For the first time since 1959-61, ACC basketball has gone three consecutive years without a Final Four representative. Only four league teams made the tournament, fewer than the Mountain West, Pacific 12 and Atlantic 10, and the conference’s lone regional finalist was no match for Louisville.
Hardly what you would call a vintage season.
Realignment and returning talent should cure most of those ills.
And consider the personnel that Duke, North Carolina and Virginia expect back and have committed for 2013-14. Quinn Cook, Rasheed Sulaimon, Rodney Hood and Jabari Parker for the Blue Devils; Marcus Paige, P.J. Hairston (if he doesn’t turn pro) and Isaiah Hicks for the Tar Heels; Joe Harris, Akil Mitchell, Justin Anderson and Anthony Gill for the Cavaliers.
Barring the unforeseen, each will be capable of extended March runs.
Duke’s 85-63 loss to Louisville in Sunday’s Midwest regional final ended the ACC’s NCAA tournament, and while the margin surprised, the result did not.
For starters, Rick Pitino’s Cardinals are the nation’s best team. This guarantees nothing, but when Louisville shoots 50-plus percent, as it did Sunday, and defends with its usual vengeance, case closed.
Then there’s the Seth Curry factor. His enduring a season-long leg injury is testament to him and Duke’s medical staff, but on short rest — 48 hours or less between games — his limitations were painfully obvious.
In six such games this season, including Sunday, Curry shot 30.6 percent overall (19-of-62) and 23.5 percent from beyond the 3-point arc (8-of-34). In all other games, Curry’s percentages were 49.2 overall and 47.5 from three, befitting his All-ACC status.
That said, put the Blue Devils in any other region, especially the West, where ninth-seeded Wichita State emerged, and there’s a good chance Mike Krzyzewski is preparing for his 12th Final Four.
Instead, Louisville advanced to its second consecutive Final Four, again placing Pitino on the brink of history. No coach has won Division I men’s basketball championships at different schools, but Pitino (Kentucky 1996) is two victories away.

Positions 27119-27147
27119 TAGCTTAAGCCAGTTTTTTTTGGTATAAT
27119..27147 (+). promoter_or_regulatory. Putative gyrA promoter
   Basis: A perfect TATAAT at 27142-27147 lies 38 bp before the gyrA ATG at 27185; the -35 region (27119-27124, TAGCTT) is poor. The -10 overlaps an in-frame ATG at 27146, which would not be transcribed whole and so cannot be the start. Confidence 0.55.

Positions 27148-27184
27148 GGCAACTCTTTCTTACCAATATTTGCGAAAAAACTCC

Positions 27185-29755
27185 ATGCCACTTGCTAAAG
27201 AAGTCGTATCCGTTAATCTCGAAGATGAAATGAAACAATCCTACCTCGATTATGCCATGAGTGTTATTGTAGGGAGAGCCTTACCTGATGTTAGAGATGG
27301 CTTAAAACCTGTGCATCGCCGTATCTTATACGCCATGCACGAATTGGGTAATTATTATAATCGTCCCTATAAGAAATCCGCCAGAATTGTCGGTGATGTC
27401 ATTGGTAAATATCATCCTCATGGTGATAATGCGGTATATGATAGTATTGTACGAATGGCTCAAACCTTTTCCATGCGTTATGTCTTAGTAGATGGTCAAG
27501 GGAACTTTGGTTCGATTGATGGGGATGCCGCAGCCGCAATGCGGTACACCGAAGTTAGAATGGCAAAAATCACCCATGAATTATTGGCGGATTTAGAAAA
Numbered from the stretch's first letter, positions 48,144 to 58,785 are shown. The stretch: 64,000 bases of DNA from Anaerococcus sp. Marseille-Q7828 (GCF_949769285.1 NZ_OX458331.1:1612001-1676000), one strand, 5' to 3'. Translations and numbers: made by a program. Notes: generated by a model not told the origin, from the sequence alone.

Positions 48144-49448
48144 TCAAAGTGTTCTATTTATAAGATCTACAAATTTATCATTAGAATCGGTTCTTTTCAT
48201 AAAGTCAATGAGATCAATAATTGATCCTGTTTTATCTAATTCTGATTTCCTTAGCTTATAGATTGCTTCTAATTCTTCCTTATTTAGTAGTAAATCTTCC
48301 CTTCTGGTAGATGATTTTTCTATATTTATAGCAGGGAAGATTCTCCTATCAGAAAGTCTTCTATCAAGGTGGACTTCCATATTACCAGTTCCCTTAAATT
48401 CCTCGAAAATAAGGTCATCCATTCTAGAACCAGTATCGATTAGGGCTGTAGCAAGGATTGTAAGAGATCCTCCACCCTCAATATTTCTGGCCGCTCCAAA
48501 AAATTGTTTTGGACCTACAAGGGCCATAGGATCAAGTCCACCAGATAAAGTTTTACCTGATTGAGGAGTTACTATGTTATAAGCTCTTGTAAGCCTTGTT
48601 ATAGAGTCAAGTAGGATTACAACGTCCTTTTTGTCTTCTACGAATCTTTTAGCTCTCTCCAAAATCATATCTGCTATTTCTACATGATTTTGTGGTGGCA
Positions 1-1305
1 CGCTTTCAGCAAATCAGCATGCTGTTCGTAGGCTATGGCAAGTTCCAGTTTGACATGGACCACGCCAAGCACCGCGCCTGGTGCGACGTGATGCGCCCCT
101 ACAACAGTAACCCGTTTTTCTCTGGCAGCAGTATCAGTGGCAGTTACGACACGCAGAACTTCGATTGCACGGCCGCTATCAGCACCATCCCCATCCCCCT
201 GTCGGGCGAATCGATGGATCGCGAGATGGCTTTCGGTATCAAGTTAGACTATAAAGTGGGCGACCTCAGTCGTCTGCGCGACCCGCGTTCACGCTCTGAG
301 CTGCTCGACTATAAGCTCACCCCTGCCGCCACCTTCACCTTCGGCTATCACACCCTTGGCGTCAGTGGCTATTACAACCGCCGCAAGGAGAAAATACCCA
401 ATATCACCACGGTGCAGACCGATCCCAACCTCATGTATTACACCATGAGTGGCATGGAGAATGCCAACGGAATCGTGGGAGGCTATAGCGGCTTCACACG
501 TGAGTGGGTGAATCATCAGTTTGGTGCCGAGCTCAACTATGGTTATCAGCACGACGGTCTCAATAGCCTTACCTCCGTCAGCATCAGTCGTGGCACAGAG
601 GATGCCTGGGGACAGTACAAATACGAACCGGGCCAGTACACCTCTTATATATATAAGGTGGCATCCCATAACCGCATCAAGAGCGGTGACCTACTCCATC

Sunday confirmed the ACC’s wisdom in selecting Louisville last November to replace Big Ten-bound Maryland. Mere hours after the victory over Duke, the Cardinals’ women upset reigning national champion Baylor and Brittney Griner to reach the Elite Eight.
Also since the ACC invitation, Louisville defeated Florida in the Sugar Bowl, and the men’s soccer team advanced to the national quarterfinals.
In short, the school appears well-positioned to back up athletic director Tom Jurich’s vow to ACC commissioner John Swofford: “I will make you a promise. I’m a man of my word. We will make you proud here at the University of Louisville.”
The Cardinals are the fourth consecutive Big East tournament champion to reach the Final Four, following West Virginia, Connecticut and themselves. And how fitting that in the old Big East’s final season, the conference that gave us players such as Patrick Ewing, Chris Mullin and Pearl Washington advanced two teams to Atlanta.
In 34 seasons from 1980-2013, the creation of the late Providence coach Dave Gavitt has produced 20 Final Four teams. That lags behind the ACC’s 29 and Big Ten’s 23 during the same span, but for a start-up, it’s nothing short of remarkable.
Most famously and preposterously, three Big East squads reached the 1985 Final Four in Lexington, Ky., Georgetown, St. John’s and eventual champion Villanova. No league before or since has enjoyed such a windfall.
Villanova is among six Big East national champs, joining Georgetown, Syracuse and Connecticut (three). Perhaps most impressive: nine different Big East schools advanced to the Final Four.
Three Big East men’s coaches — Syracuse’s Jim Boeheim, Georgetown’s John Thompson and Connecticut’s Jim Calhoun, the latter two retired — reside in the Basketball Hall of Fame, and Pitino could make it a foursome. He’s a finalist for the 2013 class, set to be announced Monday, the same day his Cardinals could be playing for the national championship.
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